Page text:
The program is repeated Thursday night at Weill Recital Hall, Carnegie Hall; (212) 247-7800,

Sunday, April 06, 2008

Separated at Birth?

Something in these two pictures is the same. Can you figure out what it is? I'd love to hear from you when you figure it out. Bonus points if you hit on the the special thing that ties three subjects from these two pictures together.

While you're thinking on that, I would like to give a shout out to Martin Scorsese on his inspirational and electrifying documentary/concert film Shine a Light.

Ain't nothing wrong with vintage, baby.

It was the first time ever that I was able to distinguish the sound of specific equipment onstage -- guitar pickups, amps -- to actually close my eyes and know exactly what I was hearing. After following his record of music documentary making I have a hunch that this was Scorsese's executive creative call.

I don't care what kind of pickups one uses, how jumbo your jumbo frets are, or how kick-ass your groove tubes are: Most of the time you get on the stage and everything turns to mud. A hollow stage, the shape and material of the room, the placement of the equipment, screaming people -- there is nothing that will not contribute to the mud. Sometimes you get so lost in the mix that you just stand there, trying to hear your own amp.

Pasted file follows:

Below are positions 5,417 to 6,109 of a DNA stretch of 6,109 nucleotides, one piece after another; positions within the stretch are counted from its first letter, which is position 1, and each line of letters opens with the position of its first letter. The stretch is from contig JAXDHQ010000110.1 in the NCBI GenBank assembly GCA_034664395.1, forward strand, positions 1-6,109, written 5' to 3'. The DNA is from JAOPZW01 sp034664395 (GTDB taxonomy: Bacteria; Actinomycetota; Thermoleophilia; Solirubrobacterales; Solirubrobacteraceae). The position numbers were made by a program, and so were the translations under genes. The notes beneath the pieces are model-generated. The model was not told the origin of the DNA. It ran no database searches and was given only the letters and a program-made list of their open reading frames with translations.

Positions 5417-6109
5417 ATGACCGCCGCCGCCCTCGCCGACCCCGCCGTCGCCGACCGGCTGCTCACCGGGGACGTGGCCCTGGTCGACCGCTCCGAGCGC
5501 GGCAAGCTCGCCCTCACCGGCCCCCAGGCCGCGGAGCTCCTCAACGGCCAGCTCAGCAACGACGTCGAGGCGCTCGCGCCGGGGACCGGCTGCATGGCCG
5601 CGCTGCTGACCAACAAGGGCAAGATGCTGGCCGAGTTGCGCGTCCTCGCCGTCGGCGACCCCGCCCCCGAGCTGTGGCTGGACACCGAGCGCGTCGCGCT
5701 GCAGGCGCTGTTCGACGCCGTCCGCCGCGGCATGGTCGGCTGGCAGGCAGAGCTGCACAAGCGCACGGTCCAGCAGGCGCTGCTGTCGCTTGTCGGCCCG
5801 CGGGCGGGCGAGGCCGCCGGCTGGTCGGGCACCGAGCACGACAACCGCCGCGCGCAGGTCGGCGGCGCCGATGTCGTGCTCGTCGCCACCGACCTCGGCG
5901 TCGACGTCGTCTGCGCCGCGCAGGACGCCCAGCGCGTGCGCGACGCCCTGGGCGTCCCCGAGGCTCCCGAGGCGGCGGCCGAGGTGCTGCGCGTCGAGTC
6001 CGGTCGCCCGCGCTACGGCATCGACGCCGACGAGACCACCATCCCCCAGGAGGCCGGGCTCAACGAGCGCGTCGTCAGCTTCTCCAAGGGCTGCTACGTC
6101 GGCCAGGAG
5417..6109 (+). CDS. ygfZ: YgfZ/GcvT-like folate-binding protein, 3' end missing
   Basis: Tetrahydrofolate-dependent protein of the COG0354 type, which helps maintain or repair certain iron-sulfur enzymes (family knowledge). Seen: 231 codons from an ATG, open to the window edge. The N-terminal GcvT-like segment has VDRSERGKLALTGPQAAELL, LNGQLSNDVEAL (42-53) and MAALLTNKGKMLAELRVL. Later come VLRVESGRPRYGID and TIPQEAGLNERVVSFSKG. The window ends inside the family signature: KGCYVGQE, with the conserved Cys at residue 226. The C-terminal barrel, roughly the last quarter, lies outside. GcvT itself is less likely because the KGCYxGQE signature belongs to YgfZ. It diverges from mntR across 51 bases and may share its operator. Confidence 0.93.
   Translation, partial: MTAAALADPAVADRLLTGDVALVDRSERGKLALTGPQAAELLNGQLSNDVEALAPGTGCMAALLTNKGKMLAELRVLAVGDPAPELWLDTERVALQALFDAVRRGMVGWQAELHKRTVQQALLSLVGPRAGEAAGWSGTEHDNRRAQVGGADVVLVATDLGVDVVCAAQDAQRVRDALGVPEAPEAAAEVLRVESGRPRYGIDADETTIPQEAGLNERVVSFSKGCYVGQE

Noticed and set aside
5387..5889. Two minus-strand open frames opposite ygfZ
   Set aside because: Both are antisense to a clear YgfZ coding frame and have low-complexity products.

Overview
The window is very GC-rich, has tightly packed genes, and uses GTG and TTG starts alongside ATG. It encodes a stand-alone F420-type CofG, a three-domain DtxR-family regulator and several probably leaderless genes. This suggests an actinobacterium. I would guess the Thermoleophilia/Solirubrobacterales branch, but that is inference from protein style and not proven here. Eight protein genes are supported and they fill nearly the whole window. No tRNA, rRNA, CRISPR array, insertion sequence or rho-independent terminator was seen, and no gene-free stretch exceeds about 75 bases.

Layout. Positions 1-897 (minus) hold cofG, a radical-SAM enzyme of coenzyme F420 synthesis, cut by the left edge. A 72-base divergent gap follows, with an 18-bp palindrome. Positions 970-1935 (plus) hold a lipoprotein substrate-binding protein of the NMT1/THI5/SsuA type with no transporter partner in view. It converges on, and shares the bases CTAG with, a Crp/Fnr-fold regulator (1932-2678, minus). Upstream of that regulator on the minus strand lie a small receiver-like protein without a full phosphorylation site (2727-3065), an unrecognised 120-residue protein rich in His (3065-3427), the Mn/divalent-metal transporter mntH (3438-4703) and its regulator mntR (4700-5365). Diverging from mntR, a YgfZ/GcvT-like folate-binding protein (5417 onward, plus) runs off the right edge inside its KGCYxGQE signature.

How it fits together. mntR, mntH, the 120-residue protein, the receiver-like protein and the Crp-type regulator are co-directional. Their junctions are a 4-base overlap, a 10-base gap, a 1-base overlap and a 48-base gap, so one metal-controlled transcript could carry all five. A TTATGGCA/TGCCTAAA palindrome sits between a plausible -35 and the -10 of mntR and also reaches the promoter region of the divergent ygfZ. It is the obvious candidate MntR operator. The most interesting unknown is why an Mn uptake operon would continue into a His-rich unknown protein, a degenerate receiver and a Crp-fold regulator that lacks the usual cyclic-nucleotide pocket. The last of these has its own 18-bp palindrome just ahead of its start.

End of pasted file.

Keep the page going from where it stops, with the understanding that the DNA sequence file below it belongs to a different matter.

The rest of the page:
In that case the only solution is to turn it up loud and play it through two amps. Not a bad thing: It actually makes you play more tastefully.

I feel like I've spent my career trying to find my "voice" in a club setting without simply twiddling the volume knob on the guitar and the amp. I learned from Danny Marks a long time ago a simple formula: bass at 3, treble at 7, and reverb never more than 3 (volume is a personal taste-slash-pain-threshhold thing).

To that I add a little analogue echo for the appropriate slap-back and boost the volume into just this side of overdrive for the straight-ahead rockers, some chorus for the ballads, and a super-clean Steve Cropper chunka-chunka sound for the R&B with a mid-speed echo for the reggae and ska whukka-whukka stuff. I have a couple of wah pedals that I dust off for that purpose, too. Great fun. That's mostly for the Fender Telecaster, but also applies to the more diva-ish Gretsch Chet Atkins Nashville with the Bigsby arm that does not like temperature or humidity changes.

But...once you start singing as well as playing, you get distracted by your need to look out into the audience and get into party mode, play Musical Director, and sing on key. Add a big crowd of friendly music lovers and you can forget about it. Mud.

So how nice was it to have an advocate for clean, distinct sound that was so clear I thought I was in my basement, just me and my own equipment, responding to each other's voices. I actually feel guilty for not paying that much attention onstage.

Thank you for your sensitivity, Martin Scorsese. And thanks for understanding and demonstrating how important these things are to the musicians. At the end of the day, it is the listener who is the beneficiary.

So....have you figured out the answer to my quiz yet?